). Alternatively, since the presence of functional forms of TAP-associated tapasin reduced the extent of PDI-TAP binding (), it is also possible that PDI functions in the retro-translocation and degradation of components of the TAP complex, including TAP itself, when not stabilized by a complete repertoire of associated factors. PDI binding to TAP may involve interactions with surface hydrophobic patches on PDI (27
). Further functional studies will be needed to assess whether TAP-associated PDI represents a specific mechanism for mediating peptide retention in the ER, or PLC component degradation. It is a formal possibility that the observed TAP-PDI complex represents a more non-specific hydrophobic interactions-based binding.
Our studies also allowed a direct assessment of the effects of ERp57 and TAP binding on tapasin folding. Abrogation of C95-mediated conjugate formation did not induce significant soluble tapasin(C95A) aggregation in cell lysates, and soluble tapasin (C95A) migrated predominantly as monomers (data not shown). However, soluble wild type tapasin was aggregated when purified from cell supernatants, even when co-expressed with ERp57 (), suggesting that in addition to oxido-reductase binding, interactions with ER lumenal factors such as calreticulin and GRP78 may be important for maintaining tapasin stability and inhibiting its aggregation ().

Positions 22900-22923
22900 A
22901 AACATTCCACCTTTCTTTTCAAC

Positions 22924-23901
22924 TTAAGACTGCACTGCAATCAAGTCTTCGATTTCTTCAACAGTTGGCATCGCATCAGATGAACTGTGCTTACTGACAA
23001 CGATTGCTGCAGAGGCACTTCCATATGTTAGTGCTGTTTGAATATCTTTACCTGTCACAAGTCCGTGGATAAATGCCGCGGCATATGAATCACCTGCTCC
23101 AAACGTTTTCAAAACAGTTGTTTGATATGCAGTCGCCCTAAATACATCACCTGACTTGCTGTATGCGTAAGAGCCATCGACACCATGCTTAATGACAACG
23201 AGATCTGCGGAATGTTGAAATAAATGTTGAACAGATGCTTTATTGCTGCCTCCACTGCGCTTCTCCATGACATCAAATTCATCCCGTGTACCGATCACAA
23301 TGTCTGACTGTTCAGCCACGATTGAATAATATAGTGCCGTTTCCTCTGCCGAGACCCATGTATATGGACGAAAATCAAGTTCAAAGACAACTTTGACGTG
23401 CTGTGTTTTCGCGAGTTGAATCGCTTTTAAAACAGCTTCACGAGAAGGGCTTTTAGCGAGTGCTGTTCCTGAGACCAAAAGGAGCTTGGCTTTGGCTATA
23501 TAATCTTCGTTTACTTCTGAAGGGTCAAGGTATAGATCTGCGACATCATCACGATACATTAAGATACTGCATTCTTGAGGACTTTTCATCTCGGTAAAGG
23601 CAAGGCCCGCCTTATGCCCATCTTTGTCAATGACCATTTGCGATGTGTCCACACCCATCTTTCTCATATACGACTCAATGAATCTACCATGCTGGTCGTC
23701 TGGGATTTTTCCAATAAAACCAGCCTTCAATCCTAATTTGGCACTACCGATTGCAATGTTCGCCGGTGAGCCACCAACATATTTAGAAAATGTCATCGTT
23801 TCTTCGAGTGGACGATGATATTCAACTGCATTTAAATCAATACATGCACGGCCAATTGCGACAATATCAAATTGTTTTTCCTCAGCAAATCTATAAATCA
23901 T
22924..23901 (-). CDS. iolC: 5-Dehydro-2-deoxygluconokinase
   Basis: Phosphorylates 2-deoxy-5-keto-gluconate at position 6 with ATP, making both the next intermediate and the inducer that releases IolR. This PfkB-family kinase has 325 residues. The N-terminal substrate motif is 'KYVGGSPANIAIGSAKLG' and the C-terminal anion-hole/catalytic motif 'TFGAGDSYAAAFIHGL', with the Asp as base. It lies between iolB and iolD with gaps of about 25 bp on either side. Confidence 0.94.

In summary, we show that tapasin functions by two major mechanisms, involving (i) binding of MHC class I molecules via interactions involving its ER lumenal and transmembrane/cytosolic domains and (ii) recruitment of ERp57 and calreticulin into the MHC class I assembly complex (). Additional studies are required to understand whether the tapasin transmembrane and cytosolic domains directly impact tapasin-MHC class I binding, or whether TAP/tapasin binding impacts the efficiency of tapasin-MHC class I binding. Alternatively, the transmembrane domain of tapasin could induce binding merely by increasing the local concentrations of tapasin in membranes containing MHC class I. Each of these possibilities remains to be further investigated. Additionally, whether the ERp57-independent functional activity of tapasin results in part from its ability to promote physical interactions between MHC class I and TAP (thus achieving a higher local concentration of peptides) also remain to be investigated. Furthermore, modes of calreticulin interaction and function remain to be defined, as also the precise function of TAP-associated PDI.